When Charles Barkley was early in his NBA career, he played with a lot of anger. The technical fouls, ejections, and fights piled up. When he spit on a young girl as a member of the Philadelphia 76ers in 1991, it became a wake-up call. He knew then he had anger issues.
Barkley went back to his hotel room, looked himself in the mirror. He knew he had to change. He knew he had to stop blaming his father and Ms. Gomez. From that point on, Barkley was a completely different player.
Charles Barkley was always angry at Ms. Gomez
The anger issues were getting more problematic for Barkley. He never took responsibility for his actions until that one game against the New Jersey Nets when he spat in the direction of a heckler, and it landed on an 8-year-old girl. Until that point, just about everything was Ms. Gomez’s fault.
“I played basketball very angry in the beginning,” Barkley confessed to Doctor Phil in a YouTube video posted in 2019. “I was angry at my dad and I was angry at Ms. Gomez. Ms. Gomez was my Spanish teacher, and I flunked Spanish. First of all, I’m still trying to figure out to this day, 50-something years later, why was I taking Spanish in Alabama?
“So I flunked Spanish and I didn’t get to graduate. I stood next door at the baseball stadium on the top rung by myself and I watched the entire graduation and I cried unmercifully for like an hour. I was so distraught.”
Barkley said his father, who wasn’t very involved in his life, flew cross country to see him graduate, but Barkley wasn’t a participant because of Ms. Gomez.
“I made up my mind that night that I was going to get all them people back,” he said.
Charles Barkley realized he was the one at fault, not Ms. Gomez
It wasn’t until March 26, 1991, when Barkley’s perspective changed. He was ejected and eventually suspended for his spitting incident against the Nets. In his room, he realized something had to be done. He also came to the conclusion he needed to stop blaming others for his actions.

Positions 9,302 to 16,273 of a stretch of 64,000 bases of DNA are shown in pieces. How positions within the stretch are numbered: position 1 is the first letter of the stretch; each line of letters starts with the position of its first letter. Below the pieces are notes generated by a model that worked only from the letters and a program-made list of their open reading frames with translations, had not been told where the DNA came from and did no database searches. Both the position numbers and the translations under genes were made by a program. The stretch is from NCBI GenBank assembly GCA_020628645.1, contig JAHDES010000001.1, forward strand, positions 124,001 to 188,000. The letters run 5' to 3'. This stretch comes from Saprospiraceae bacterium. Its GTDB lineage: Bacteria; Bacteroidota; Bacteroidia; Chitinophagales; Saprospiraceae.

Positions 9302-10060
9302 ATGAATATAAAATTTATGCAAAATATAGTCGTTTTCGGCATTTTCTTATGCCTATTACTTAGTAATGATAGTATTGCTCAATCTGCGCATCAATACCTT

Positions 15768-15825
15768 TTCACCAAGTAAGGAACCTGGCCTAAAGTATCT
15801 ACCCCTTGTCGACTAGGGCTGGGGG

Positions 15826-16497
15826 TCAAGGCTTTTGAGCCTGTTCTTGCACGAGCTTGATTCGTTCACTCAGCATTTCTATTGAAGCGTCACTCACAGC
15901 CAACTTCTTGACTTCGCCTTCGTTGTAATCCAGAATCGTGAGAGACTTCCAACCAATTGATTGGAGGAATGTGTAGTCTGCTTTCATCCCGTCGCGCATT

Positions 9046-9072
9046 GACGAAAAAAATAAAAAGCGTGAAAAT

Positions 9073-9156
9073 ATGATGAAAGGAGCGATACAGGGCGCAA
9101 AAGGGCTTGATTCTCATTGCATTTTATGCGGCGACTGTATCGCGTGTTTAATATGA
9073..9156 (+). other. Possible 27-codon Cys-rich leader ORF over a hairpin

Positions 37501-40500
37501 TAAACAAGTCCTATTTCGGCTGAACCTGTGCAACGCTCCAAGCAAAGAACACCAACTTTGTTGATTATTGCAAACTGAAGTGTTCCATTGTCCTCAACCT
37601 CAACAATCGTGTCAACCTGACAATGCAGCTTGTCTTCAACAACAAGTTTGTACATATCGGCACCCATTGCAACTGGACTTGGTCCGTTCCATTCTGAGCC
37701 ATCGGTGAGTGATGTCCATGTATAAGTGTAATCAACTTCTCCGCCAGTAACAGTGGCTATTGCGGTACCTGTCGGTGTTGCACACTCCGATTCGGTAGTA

“That night, first of all, I got suspended, which I should have,” he said, “but I was sitting in the hotel that night, and I said, ‘Boy, you’ve gotta calm down.’ If you play on the edge, it’s just a matter of when you’re going to go over that edge.
“I sat down and said I forgive my dad. He wasn’t there. We grew up poor. It sucked. But I gotta play basketball for me. Secondly, I said it’s actually my fault I flunked Spanish. It’s really not Ms. Gomez’s fault. I flunked the exam.
“From that point on, my whole basketball life changed. I said I just want to be a great player and have success for myself. In high school and college, I was trying to stick it to everybody. I wasn’t mature enough to realize the stuff that happened in my life was my fault.”
Barkley’s change paid off big time
After that 1991 season, the 76ers traded Barkley to the Phoenix Suns. A new man, Barkley showed his new level of maturity by playing for a new team and carrying them to the NBA Finals.
Barkley put up 25.6 points and 12.2 rebounds per game with the Suns, guiding them to an NBA-best record. He was named the league’s MVP.
Barkley was immature during his 76ers days but found himself after that low point in his basketball life in March of 1991.
“You have to be able to look yourself in the mirror and say I’m successful for me and the people around me,” he said. “Not to say, ‘Yeah, remember when you didn’t let me graduate. That’s for you, Ms. Gomez.”
From that point on, Barkley said he never played angry again. He owes Ms. Gomez a big thank you.